It's quite remarkable to note that one can justify the use of nootropics perfectly well, although one
could make an equally convincing case of why they are inherently harmful for the human metabolism. The first opinion would hold that function should dominate
form and, to use
a blatant computer science analogy, that minor glitches in the execution do not necessarily mean that a program is worthless. Bill Gates could, in fact, make a very good case of the bugs in any program
being essential features of that application, although justifying headaches and nausea as desirable results
of a dose of piracetam would be dubious at best. The second group would proceed on the grounds that mucking around
with the neurochemical basis of the nervous system translates into looking for trouble, period. They would justify
their claims by further pointing out that it would be simply irresponsible and
possibly suicidal for one to introduce foreign agents into one's metabolism since said chemicals could have completely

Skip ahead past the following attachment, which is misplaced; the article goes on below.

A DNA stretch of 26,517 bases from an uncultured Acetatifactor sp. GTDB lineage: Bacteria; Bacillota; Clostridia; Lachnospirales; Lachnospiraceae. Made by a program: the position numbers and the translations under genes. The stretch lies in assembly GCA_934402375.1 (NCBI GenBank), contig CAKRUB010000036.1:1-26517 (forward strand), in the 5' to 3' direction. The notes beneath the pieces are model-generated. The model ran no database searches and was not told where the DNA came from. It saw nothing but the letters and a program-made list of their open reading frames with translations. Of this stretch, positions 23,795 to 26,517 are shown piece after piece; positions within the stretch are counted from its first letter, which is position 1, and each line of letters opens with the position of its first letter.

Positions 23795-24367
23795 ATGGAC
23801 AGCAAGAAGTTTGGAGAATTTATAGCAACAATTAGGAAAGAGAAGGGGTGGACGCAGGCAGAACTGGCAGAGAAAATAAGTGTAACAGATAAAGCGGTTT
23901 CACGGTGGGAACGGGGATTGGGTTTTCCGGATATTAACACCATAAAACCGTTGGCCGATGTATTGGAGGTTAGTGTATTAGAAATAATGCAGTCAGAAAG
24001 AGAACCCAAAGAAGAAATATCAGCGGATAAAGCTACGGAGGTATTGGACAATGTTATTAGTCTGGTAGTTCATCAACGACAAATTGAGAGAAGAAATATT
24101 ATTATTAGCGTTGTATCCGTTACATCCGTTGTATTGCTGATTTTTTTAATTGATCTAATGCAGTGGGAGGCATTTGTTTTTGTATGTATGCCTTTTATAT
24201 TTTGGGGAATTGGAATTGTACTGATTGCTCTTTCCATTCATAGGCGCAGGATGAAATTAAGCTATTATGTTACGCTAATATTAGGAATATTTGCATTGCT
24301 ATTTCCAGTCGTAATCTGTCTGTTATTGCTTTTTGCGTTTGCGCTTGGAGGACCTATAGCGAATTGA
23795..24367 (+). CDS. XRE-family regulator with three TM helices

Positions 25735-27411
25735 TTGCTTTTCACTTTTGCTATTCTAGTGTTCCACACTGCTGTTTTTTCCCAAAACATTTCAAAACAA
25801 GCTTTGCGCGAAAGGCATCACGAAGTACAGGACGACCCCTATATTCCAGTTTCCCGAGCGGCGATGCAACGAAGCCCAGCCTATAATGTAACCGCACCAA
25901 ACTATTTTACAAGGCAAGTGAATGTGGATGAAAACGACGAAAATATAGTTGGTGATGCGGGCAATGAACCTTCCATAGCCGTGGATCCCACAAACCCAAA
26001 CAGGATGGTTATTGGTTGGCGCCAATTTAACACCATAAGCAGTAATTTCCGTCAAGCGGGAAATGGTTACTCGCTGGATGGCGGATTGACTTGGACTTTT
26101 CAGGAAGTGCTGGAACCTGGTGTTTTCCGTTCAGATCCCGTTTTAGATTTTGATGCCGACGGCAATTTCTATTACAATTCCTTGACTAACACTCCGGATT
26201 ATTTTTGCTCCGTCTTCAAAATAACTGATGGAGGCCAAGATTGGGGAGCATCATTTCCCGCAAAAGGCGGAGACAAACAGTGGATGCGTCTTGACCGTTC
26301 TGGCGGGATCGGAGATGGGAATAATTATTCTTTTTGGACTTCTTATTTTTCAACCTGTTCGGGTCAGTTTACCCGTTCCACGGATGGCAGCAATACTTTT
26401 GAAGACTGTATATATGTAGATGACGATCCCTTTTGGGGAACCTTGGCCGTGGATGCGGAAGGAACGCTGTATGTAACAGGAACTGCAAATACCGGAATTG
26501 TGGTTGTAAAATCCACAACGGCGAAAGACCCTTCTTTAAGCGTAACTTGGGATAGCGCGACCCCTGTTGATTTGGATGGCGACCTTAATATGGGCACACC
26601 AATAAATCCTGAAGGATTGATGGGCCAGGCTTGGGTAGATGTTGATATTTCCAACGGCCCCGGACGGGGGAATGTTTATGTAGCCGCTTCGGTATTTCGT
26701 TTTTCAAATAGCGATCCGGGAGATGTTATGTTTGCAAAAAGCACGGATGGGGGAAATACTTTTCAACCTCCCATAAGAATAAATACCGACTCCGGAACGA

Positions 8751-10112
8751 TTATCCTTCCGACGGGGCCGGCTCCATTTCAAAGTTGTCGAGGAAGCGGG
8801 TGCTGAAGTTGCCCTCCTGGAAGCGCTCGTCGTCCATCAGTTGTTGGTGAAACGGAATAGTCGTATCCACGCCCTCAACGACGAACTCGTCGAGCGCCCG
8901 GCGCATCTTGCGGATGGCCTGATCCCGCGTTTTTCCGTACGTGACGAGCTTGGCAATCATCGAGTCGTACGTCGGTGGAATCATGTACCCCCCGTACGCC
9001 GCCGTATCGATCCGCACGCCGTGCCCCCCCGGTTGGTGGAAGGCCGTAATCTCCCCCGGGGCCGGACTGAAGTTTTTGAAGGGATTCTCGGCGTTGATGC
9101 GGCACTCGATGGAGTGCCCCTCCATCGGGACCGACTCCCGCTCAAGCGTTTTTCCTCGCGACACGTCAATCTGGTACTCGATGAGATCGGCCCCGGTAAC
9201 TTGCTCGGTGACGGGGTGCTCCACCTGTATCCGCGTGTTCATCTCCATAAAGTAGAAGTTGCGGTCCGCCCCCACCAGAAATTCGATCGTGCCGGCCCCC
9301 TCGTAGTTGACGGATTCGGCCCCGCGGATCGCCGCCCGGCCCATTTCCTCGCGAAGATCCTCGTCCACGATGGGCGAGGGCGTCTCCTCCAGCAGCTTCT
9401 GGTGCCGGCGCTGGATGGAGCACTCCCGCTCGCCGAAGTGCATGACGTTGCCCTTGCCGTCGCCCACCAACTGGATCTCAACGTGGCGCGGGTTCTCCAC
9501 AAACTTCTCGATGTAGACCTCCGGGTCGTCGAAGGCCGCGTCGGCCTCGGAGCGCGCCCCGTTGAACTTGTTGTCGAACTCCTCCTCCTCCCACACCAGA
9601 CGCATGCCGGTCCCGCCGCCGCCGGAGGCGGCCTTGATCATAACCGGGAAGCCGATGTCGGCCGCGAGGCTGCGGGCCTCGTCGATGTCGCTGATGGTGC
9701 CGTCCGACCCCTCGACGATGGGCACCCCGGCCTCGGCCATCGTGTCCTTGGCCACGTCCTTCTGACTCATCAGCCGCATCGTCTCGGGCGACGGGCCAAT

unpredictable and possibly disastrous effects on one's brain. To continue using successive and vaguely related computer analogies,
this group would liken any neurochemical to a bug in the operating system of a gigantic mission-critical server
with thousands of clients depending on it, the server symbolizing the brain while the clients substitute for the various organs and
metabolic systems throughout the body. Should the hub go down as a result of an unexpected effect of the
bug, the whole system would have to shut down. Insanity, amnesia, psychosis or worse, with no system operator
to help get the network running again.
Smart drugs happen to be the least dangerous in this respect, since they are manufactured to certain specifications
and lab tests give us at least a vague idea of what they are supposed to, and what they might, do. Still, both of the
above arguments apply.
Are smart nutrients any better? They are, after all, nutrients. How different can they be from a slice of cheese cake,
except being less tasty and doing more for you than what your mother claimed spinach would?
What about herbs? Surely they are as natural as ..... something that is very, very natural. If natural selection has allowed
them to flourish, then we need not be concerned about their dangers, correct?
It may be somewhat relevant to note that natural selection has also allowed leopards and carbon monoxide to form
part of our ecosystem, although neither would be considered particularly beneficial for one's existence despite their 'natural' quality.